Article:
Paranoid Personality Disorder (3 Main Features You Need to Know)
In this brief guide, we will look at Paranoid Personality Disorder, as well as some other related aspects like the causes of Paranoid personality disorder and other types of Personality disorders.
Paranoid Personality disorder: 2 Main Features
Paranoid personality disorder has 2 main features that distinguish it from psychosis, and these are:
- The symptoms are more generalized and all aspects of behavior are affected.
- The patient still has touch with reality.
Paranoid personality disorder is part of the cluster A personality disorders, which are characterized by odd or eccentric thinking patterns, and another personality disorder in this category is the Schizoid personality disorder.
People who suffer from paranoid personality disorder may frequently assume that other people will exploit, harm, or deceive them, and they may often believe this in the absence of any evidence exists to support this belief.
This individual may have an innately suspicious tendency that may have its basis in little or no evidence and it may often lead to them believing that others are plotting against them and may attack them suddenly, at any time and without reason, but it is not at the level of delusions, and it may not be as strongly held in the face of evidence.
Paranoid personality disorder may also be indicated if the person feels that they have been deeply and irreversibly injured by another person even when there is no objective evidence for this.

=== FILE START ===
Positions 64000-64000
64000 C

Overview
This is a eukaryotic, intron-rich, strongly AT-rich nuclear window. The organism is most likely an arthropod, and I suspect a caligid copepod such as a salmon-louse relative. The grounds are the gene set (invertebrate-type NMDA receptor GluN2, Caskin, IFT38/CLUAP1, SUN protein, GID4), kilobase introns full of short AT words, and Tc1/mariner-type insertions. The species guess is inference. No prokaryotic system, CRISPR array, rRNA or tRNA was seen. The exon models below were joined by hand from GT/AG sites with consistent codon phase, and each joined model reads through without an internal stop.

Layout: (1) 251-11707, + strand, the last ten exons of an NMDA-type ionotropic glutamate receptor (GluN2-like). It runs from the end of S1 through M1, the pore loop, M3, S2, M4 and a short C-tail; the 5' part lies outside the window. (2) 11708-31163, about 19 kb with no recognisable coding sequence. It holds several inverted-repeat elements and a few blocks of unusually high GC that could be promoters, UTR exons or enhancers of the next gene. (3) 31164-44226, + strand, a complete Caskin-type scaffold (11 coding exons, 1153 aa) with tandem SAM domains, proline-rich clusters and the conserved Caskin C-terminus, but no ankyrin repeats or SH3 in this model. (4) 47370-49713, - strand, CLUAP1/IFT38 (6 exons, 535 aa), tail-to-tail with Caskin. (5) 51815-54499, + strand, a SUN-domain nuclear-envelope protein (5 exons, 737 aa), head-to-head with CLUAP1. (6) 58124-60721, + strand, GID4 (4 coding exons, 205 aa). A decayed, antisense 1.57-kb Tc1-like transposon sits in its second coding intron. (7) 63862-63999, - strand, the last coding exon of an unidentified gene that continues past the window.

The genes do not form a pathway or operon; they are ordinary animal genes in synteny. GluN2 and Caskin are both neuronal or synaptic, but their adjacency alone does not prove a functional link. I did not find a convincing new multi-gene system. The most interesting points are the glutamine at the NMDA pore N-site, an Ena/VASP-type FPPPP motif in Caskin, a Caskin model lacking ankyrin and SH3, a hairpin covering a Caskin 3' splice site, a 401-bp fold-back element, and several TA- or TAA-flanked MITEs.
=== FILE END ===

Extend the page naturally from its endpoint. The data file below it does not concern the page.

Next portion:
There is often a preoccupation with unjustified doubts about the loyalty or trustworthiness of their friends and associates, and they may often minutely scrutinize their actions and words for evidence of hostile intentions, and read far too much in the most innocent things.
The person with paranoid personality disorder may also see any perceived deviation from trustworthiness or loyalty as a support for their underlying assumptions and consider it proof, and then act accordingly.
This individual may also express amazement at any show of loyalty from a friend or associate and if they ever get into trouble, they expect that friends and associates will ignore them, and it surprises them greatly when it turns out to not be true.
Of course, someone who is so reluctant to trust and constantly believes others are out to get them, will be reluctant to confide in or become close to others because they fear that the information they share will be used against them.
This reluctance to someone with paranoid personality disorder may often be seen in their refusal to answer personal questions, saying that the information is “nobody’s business.”
An example of the paranoid tendencies of someone with this disorder may be seen in the way this individual may misinterpret an honest mistake by a store clerk as a deliberate attempt to shortchange, or view a casual humorous remark by a co-worker as a serious character attack.